We spoke to Keri Pratt, an Independent Member of our Investment Committee to understand her perspective on strong governance:
At its core, what do you believe strong governance is?
For me, strong governance is as simple and powerful as the right people doing the right things for the right reasons (I am sure I am not the first person to use the phrase). It requires consideration of the needs of all key stakeholders and goes beyond legal and regulatory box ticking. It should embrace different perspectives and promotes transparency, efficiency, responsiveness and accountability.
You really value diversity of thought, not just age and gender. Can you expand on this?
This is my third year on the Investment Committee for CWSF. Over that time, I have come to appreciate the diversity of thought (and age and gender) amongst the committee members. The emphasis and lead from Talal and our Chair, Nick Whitlam, has always been respect for different perspectives and experience. Sometimes this means plenty of questions and much discussion as each Committee member satisfies themselves on all the facts from their perspective. Of course, the Committee’s common focus continues to be on delivering quality outcomes for members in line with Islamic investing principles.
How did COVID-19 impact the way the Investment Committee maintained strong governance and oversight?
COVID-19 has been a game-changer for all of us: forcing us all to find new ways to work and for some of us, robbing us of an income entirely. The Crescent Wealth Investment team needed to quickly pivot to deal with increased volatility in investment markets, and then the requirement to maintain additional liquidity in the Fund to meet redemption requests from members under the Government’s Superannuation Early Release Scheme.
The Investment Committee normally meets quarterly in person. As for many others, the Committee now meets virtually. Over this period of extreme volatility, a number of informal conversations took place with the Investment team, as Committee members shared their experience and insights.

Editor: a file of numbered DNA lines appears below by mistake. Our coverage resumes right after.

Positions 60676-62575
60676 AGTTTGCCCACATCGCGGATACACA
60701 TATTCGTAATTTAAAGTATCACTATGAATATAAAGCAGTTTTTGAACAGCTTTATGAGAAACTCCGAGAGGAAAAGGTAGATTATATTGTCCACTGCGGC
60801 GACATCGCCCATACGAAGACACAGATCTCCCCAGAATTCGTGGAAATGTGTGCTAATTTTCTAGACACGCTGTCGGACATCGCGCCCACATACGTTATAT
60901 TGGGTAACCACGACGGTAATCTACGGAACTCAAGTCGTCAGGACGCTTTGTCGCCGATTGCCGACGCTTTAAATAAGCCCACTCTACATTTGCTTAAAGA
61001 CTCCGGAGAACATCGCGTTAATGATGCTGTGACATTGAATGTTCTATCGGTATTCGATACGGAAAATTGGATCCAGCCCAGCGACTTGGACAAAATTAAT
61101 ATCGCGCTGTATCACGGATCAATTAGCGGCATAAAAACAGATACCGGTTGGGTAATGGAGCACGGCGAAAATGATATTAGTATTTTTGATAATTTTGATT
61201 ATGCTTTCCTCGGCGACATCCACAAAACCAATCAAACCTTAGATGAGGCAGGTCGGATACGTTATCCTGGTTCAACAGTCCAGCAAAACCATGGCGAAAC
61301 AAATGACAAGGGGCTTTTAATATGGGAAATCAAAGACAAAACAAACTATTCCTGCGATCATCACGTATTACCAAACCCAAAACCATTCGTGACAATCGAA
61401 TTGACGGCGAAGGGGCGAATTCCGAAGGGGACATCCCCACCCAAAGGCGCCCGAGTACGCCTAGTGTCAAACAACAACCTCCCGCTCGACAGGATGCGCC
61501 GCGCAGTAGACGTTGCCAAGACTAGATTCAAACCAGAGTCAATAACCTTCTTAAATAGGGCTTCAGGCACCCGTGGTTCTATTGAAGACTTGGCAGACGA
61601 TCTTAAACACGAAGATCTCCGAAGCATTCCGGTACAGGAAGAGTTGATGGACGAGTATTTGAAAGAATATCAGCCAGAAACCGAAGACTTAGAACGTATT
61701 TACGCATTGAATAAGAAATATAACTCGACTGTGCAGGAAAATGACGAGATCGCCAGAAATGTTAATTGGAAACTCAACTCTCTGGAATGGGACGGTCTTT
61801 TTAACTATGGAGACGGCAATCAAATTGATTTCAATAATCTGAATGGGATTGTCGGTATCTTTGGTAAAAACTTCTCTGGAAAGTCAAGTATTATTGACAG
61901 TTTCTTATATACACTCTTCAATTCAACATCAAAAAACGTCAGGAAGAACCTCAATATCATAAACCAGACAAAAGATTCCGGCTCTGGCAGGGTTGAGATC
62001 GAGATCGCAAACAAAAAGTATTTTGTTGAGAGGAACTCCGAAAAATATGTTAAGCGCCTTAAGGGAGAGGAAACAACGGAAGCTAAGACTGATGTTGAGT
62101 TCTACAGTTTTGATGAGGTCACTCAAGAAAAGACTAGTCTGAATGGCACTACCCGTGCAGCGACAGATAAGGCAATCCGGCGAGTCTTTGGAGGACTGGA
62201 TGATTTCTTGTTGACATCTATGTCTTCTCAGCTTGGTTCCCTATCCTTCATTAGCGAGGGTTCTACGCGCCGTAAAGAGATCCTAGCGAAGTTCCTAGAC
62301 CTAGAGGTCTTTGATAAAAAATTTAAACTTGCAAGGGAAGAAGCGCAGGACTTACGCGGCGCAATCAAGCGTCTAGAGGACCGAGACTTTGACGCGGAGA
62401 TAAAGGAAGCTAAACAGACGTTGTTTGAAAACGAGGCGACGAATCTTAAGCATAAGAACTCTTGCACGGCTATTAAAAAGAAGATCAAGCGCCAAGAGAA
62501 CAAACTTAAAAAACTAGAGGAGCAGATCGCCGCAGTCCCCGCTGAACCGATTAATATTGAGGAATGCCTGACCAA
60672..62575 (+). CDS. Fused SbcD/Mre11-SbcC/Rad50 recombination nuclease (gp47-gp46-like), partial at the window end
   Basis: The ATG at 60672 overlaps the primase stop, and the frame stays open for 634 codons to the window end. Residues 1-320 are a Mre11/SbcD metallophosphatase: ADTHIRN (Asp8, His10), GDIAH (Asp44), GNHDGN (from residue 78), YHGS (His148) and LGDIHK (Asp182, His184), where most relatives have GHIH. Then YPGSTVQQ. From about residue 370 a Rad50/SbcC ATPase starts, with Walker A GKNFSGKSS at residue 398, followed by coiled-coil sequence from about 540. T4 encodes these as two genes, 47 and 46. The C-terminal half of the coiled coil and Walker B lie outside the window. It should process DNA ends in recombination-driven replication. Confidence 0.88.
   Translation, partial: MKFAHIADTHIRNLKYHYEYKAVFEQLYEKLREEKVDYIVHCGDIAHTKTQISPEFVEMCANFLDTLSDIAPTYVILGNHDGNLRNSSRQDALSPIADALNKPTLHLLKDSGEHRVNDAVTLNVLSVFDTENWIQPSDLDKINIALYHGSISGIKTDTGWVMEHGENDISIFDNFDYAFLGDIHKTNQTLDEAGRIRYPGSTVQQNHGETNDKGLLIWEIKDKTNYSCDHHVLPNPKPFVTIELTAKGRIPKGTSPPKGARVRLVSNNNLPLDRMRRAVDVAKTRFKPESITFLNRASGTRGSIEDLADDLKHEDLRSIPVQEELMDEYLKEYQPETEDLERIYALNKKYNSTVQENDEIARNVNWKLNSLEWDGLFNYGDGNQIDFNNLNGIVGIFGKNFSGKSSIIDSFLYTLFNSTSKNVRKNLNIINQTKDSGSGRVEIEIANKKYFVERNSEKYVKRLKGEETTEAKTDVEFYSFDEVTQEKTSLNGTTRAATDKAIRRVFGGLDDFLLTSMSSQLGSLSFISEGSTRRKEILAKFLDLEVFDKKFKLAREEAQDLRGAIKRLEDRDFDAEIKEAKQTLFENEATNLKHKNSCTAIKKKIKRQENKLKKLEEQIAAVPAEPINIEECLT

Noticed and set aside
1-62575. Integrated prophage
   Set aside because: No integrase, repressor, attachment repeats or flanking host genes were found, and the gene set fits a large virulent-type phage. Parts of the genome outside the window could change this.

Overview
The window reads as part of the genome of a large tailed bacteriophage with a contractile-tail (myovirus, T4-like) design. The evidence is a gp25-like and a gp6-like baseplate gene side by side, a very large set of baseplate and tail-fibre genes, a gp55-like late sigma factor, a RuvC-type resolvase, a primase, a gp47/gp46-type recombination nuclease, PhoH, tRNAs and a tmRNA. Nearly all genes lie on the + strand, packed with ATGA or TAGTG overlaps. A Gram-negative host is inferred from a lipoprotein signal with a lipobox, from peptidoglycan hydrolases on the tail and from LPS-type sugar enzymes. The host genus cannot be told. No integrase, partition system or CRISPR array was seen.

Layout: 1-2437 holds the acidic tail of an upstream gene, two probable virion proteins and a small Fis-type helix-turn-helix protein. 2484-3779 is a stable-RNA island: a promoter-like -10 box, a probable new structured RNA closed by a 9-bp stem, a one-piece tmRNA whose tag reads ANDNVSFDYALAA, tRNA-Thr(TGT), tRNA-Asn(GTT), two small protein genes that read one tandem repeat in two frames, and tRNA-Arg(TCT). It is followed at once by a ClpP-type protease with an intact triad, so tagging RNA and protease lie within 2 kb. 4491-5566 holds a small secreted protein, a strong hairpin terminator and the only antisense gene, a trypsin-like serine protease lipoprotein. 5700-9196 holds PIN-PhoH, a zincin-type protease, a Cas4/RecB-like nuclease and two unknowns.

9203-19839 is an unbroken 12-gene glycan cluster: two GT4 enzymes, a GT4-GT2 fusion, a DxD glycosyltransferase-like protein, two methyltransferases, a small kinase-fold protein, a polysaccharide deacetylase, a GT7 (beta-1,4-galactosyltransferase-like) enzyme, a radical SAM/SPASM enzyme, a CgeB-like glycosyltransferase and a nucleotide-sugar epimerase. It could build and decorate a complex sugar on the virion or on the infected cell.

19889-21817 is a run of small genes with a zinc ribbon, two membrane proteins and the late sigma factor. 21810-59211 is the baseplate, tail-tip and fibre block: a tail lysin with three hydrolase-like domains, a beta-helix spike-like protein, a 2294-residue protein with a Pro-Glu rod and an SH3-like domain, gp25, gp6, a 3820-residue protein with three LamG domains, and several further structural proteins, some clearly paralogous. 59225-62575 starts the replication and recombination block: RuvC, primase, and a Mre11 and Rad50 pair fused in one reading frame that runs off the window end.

In my view, strong governance provided the support framework the Investment team needed to navigate through a more challenging than usual period and emerge relatively unscathed. And as always, decisions are made with a long-term outlook.
Ethical investment principals are central to Crescent Wealth’s investment strategy. How do you balance investing for both ethical and financial performance?
Crescent Wealth has a set of well-articulated investment beliefs & ethical investment principles within which the Investment team operates when investing members’ money. It is certainly true to say that this assists in facilitating a common understanding of what member expectations are from the outset.
Whenever the Committee is discussing a potential addition or change to the investment portfolio or managers, the conversation always is able to draw on that ethical framework, along with other market and portfolio considerations. CWSF has been the first investor in a number of investment strategies in Australia that are customised based on Islamic investing principles, and it’s exciting to see these strategies play a part in delivering future retirement outcomes for members.
For example, this year we introduced Sukuk investments or Islamic bonds. The driver was to diversify the fund’s exposure to defensive assets classes. The Committee has driven the search for compliant assets – and works hand in hand with the investment team to execute. The roll-out of this asset was a significant milestone for the fund and a great step in both innovation and building long term foundations for the growth and success of the fund.
Even though my involvement with the organisation is primarily through the Investment Committee, my sense is that this applies across all aspects of the business – care for customer is at the centre in decision-making.
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Talal currently serves as a Non-Executive Director on the Whitlam Institute and Western Sydney University Foundation Council Board. He also serves as Chairman of First Quay Capital and Chairman of the Australian Arab Dialogue. Talal has also served on the Australia Post, Board of Sydney Ports, Macquarie University and the Western Sydney Area Health Service and the Chairman of the Department of Foreign Affairs and Trade; Council of Australia Arab Relations. In an executive capacity, Talal spent 10 years at PwC as a director and strategist, and at investment firm Babcock & Brown in the Corporate Finance Group and later in the Technical Real Estate Division. Later Talal held leadership positions in Better Place Australia, Platinum Hearing and Star Transport Australia.